Duration – due to the above derelictions of duty, most countries’ lockdowns have had to continue for several months each time. People and businesses can endure a week or two of lockdown quite easily, but three months is intolerable.

    Of course people had difficulty remaining isolated – no preparations were made, it wasn’t monetarily practical, and there was no end in sight. Instead, stupid phrases like “this is the new normal” were promoted by government and corporate media.

    #71790 Reply

    Now, we are headed for round three. If plan A fails resort to plan A. Or hide. It’s astonishing. It’s not just the UK, this brain dead approach, it’s almost everywhere. We are being so stupid for a few pennies that I almost think we deserve it. (Almost!)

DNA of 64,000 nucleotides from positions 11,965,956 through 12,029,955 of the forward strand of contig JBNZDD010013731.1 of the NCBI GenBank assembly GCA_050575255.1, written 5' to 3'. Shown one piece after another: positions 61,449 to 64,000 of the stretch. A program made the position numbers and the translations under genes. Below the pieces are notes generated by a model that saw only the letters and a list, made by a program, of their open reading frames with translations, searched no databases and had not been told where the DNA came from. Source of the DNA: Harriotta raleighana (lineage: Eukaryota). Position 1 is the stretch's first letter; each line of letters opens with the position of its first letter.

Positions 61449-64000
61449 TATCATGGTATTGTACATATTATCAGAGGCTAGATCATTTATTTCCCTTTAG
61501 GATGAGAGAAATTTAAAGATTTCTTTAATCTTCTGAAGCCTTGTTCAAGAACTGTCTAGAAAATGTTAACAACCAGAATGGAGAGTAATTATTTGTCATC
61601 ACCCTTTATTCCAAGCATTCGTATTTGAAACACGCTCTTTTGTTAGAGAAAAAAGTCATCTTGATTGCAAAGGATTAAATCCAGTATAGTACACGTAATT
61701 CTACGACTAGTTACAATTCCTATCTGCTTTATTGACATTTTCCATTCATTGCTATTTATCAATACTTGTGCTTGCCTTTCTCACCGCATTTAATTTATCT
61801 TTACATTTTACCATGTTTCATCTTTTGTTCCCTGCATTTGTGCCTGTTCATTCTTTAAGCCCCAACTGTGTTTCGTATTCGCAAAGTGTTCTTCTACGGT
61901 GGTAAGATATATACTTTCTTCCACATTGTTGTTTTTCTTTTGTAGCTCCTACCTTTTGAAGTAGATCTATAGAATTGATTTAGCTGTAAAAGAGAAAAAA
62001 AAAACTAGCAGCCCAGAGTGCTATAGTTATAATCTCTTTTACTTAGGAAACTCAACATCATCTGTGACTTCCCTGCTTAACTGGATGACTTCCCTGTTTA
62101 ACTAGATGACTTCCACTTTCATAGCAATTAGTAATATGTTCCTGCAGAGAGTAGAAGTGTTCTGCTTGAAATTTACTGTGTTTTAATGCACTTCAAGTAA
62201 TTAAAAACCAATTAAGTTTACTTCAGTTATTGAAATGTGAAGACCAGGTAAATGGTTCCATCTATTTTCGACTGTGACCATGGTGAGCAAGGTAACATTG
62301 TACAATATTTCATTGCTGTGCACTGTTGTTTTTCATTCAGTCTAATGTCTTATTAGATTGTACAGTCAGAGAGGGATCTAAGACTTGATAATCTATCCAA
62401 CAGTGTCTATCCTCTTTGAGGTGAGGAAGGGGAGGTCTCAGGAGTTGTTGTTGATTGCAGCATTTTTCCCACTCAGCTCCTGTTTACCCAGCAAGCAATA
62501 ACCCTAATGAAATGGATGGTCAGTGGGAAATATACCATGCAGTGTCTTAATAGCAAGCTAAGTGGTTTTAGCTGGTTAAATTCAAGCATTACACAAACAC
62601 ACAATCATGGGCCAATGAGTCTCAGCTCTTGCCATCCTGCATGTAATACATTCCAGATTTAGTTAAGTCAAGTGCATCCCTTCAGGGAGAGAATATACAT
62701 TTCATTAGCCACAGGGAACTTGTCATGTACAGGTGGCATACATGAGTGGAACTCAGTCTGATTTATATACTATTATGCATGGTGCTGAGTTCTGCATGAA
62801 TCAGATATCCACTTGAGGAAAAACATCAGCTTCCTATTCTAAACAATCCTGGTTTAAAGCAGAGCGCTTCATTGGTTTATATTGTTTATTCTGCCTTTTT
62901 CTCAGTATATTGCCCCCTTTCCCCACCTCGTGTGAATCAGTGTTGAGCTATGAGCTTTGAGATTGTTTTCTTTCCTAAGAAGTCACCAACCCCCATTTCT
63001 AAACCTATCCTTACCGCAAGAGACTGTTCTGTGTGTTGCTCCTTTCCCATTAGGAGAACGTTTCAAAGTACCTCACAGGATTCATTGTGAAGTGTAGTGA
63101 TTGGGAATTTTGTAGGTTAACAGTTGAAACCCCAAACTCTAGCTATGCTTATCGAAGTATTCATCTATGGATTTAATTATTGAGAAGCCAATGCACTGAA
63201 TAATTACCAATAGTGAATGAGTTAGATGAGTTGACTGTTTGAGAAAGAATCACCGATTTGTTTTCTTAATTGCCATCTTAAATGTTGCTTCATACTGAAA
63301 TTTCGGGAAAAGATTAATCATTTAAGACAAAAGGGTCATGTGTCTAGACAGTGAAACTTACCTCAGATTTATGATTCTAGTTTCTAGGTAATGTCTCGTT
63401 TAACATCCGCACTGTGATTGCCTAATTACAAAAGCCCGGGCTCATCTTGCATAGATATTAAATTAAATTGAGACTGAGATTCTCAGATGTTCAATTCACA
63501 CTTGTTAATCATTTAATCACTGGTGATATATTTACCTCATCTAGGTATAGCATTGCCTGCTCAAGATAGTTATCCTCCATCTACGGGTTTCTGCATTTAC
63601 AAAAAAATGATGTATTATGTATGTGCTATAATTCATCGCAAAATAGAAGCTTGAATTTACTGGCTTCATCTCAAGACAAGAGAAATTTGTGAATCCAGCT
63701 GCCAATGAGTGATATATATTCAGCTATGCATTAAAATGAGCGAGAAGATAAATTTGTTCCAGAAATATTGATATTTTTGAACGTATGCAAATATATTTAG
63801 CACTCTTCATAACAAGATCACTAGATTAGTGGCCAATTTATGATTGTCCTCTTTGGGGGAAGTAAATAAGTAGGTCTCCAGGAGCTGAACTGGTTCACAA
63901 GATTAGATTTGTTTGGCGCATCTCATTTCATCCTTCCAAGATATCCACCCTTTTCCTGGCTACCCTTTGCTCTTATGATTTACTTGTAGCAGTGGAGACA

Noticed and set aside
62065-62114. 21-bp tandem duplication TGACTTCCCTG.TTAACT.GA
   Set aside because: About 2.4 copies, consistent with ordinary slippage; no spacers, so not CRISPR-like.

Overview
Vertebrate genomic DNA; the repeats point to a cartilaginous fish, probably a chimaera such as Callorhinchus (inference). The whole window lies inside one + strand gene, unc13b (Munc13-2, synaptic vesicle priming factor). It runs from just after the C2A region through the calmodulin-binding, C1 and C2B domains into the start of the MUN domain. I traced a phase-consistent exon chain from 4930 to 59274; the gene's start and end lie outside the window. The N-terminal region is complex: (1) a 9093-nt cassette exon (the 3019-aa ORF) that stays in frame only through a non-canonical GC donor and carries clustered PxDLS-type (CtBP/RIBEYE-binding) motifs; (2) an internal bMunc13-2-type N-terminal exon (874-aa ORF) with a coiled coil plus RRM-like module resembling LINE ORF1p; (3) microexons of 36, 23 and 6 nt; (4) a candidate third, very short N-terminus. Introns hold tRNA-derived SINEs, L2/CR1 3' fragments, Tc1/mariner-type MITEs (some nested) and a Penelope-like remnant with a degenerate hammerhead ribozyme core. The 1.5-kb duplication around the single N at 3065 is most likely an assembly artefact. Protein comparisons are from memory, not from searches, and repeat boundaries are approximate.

#71797 Reply

    “It’s not just the UK, this brain dead approach, it’s almost everywhere.”

    It’s neoliberalism. Neoliberalism is nearly everywhere; it’s been spreading since the 1980s. “There is no alternative”, “leave it to the market”; there are only vestiges of government left anywhere on Earth.

    Can you imagine if World War II had been non-handled like this? The UK economy was transformed to oppose the spread of Nazism. Conscription, rationing, requisitioning, blackout, the Home Guard, barrage balloons, re-purposing of industry, Dig for Victory, re-homing all the city children to the countryside, bomb shelters installed in every back yard…

    If there’d been “no alternative” then, the UK would have been overrun by Germany within two years.

    #71798 Reply

    “We are being so stupid for a few pennies that I almost think we deserve it.”

    If we learn from it, it’ll be a blessing. The pandemic is nothing compared with the climate and ecological emergency.